|Trash revolution : breaking the waste cycle|
Author: Fyvie, Erica
All about the hows, whats and whys of production and recycling.
|Accelerated Reader Information:|
Interest Level: MG
Reading Level: 6.40
Points: 2.0 Quiz: 197004
Kirkus Reviews (02/15/18)
School Library Journal (+) (02/01/18)
Full Text Reviews:
School Library Journal - 02/01/2018 Gr 3–6—Using the contents of an average kid's backpack as a starting point, the author explores the production, use, and eventual end of products involving water, paper, food, plastic, clothing, metals, and electronics. Thorough yet never dull or heavy handed, the text offers information about the life cycle of common and necessary materials and the many stages each goes through before it is consumed or discarded. There is emphasis on the need to reduce waste and many facts and statistics are offered to support the notion that the amount of garbage produced on Earth is no longer sustainable. Innovative ideas currently being offered to combat waste, such as edible or compostable spoons, using zoo poop for energy, and cell phones to prevent deforestation in rainforests are discussed. Information such as the time required to decompose running shoes (1,000 years) and T-shirts (six months) will give students a clearer idea of the necessity for repurposing goods or of doing away with the acquisition of unnecessary stuff. A final chapter discussing waste in space moves the problem from Earth into the stratosphere. Amusing and instructive illustrations, charts, and sidebars add interest as well as details pertaining to the waste cycle and will inspire readers to become more educated consumers involved in a zero-waste future. VERDICT Endlessly informative and eminently readable, this book is an invaluable resource for students interested in the creation of goods and the resulting waste cycle.—Eva Elisabeth VonAncken, formerly at Trinity-Pawling School, NY - Copyright 2018 Publishers Weekly, Library Journal and/or School Library Journal used with permission.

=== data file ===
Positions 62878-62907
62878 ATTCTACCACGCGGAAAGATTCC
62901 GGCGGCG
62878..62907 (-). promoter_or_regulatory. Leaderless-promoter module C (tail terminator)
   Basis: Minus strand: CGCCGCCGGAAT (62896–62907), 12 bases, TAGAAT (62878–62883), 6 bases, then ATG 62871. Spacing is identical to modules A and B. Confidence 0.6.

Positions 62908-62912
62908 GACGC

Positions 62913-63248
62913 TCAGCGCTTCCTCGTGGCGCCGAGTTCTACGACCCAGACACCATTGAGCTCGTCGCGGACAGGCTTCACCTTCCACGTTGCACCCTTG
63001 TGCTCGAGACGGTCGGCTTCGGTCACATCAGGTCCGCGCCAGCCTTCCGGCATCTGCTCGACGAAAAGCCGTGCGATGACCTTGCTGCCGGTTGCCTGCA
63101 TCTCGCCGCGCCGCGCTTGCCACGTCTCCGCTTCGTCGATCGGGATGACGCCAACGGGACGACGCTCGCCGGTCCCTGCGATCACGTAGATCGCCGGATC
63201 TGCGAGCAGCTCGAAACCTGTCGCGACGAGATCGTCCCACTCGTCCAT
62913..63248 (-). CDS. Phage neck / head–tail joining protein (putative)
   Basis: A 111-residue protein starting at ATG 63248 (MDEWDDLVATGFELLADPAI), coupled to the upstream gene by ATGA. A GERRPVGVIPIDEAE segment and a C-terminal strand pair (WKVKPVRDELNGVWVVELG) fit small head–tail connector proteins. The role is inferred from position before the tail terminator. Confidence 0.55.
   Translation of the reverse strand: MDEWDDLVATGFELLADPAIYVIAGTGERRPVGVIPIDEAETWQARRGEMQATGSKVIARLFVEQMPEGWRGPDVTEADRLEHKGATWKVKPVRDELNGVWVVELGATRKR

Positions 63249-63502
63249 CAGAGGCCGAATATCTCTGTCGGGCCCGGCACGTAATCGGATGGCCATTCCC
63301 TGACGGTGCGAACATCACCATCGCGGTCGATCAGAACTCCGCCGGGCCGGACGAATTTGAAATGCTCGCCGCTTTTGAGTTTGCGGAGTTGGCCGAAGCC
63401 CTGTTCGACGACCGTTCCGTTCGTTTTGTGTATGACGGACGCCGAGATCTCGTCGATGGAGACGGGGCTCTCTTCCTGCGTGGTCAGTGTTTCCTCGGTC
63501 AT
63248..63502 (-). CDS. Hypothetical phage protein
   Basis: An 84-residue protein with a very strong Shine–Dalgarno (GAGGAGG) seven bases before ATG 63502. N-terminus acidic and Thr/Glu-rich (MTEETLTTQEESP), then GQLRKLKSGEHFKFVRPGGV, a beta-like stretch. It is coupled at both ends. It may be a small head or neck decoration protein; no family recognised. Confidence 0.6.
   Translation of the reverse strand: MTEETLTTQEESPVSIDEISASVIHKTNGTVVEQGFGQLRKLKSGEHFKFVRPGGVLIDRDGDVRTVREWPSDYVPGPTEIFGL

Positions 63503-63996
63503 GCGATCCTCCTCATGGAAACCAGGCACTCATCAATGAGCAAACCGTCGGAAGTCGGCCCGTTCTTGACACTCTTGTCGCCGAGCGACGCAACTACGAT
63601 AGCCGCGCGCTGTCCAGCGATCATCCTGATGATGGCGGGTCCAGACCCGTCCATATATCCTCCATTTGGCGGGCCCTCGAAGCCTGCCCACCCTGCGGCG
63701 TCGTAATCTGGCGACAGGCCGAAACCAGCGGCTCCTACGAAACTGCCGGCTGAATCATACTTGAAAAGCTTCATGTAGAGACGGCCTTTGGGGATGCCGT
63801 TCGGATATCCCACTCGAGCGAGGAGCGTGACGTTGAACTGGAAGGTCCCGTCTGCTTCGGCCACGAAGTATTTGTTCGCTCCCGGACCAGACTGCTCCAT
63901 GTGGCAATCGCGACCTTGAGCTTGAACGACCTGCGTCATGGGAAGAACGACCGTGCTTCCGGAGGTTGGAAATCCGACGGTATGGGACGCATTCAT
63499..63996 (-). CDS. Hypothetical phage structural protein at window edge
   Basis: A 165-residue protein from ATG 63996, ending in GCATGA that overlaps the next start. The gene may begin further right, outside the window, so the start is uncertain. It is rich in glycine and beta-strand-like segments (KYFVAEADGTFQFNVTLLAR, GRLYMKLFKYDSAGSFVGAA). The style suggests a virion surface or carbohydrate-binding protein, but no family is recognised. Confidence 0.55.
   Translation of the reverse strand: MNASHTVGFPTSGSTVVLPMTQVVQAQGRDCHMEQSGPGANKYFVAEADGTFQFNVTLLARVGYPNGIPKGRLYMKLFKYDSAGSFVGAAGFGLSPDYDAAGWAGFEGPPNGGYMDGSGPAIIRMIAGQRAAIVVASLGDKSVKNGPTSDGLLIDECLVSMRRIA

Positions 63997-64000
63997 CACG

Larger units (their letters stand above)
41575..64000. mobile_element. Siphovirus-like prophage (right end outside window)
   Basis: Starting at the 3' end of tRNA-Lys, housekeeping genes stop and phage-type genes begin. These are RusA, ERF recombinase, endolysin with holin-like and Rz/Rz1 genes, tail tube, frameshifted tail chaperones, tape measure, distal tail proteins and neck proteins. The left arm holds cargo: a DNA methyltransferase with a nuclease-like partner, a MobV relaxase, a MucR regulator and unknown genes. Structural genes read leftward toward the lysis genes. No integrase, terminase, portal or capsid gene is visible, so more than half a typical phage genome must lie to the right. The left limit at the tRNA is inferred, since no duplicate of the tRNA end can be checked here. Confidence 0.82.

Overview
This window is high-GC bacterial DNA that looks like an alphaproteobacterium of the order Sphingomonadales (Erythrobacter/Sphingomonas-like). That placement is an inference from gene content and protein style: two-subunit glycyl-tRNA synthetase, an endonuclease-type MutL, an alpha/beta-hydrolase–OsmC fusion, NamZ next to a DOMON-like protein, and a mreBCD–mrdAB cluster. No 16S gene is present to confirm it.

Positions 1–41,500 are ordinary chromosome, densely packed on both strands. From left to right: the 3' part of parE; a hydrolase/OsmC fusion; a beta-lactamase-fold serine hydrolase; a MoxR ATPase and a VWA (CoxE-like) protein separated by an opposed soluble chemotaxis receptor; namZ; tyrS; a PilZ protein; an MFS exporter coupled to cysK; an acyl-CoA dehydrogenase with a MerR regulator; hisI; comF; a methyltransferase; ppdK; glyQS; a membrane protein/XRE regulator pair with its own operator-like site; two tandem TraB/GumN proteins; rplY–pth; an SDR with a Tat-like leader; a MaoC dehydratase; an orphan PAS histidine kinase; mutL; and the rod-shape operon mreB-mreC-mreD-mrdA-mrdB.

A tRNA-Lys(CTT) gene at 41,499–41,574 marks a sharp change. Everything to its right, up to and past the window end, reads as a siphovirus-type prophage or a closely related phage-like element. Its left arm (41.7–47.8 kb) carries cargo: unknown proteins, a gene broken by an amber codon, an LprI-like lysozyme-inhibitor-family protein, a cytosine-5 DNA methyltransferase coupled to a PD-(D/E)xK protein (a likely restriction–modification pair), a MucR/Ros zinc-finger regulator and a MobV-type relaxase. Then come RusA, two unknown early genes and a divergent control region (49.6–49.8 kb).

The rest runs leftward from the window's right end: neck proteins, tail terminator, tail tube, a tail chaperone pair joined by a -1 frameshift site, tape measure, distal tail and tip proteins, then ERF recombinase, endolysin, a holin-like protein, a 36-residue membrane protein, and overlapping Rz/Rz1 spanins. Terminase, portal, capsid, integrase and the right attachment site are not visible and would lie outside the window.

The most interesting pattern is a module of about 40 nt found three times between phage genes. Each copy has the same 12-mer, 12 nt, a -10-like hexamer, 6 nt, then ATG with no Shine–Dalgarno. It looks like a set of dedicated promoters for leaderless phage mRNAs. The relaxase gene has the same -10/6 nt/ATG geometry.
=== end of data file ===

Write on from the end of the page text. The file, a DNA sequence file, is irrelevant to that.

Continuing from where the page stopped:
Booklist - 04/15/2018 The waste cycle might not seem like a high-interest subject, but when connected with the things kids carry in their backpacks, it becomes more intriguing. A reusable water bottle leads to explanations of the water cycle, fresh-water treatment, waste-water treatment, and novel inventions currently helping in places with water shortages. Similarly, a lunch box leads to topics such as the sources of various foods, their carbon and water footprints, and the environmental problems created by food waste. Other chapters discuss clothing, paper, plastic, metals, electronics, and (looking beyond the backpack metaphor) the particular challenges of the International Space Station. The final chapter considers the possibility of a “zero-waste future.” Every page offers detailed information, brightened by Slavin’s ink drawings with digitally added color washes. Energetic and cartoonlike, these pictures illustrate concepts and processes described in the text, while reflecting its upbeat tone. Offering good reasons for reducing, reusing, and recycling, this book sketches an overall picture of the waste cycle, fills it with densely packed facts, and connects it with readers’ lives. - Copyright 2018 Booklist.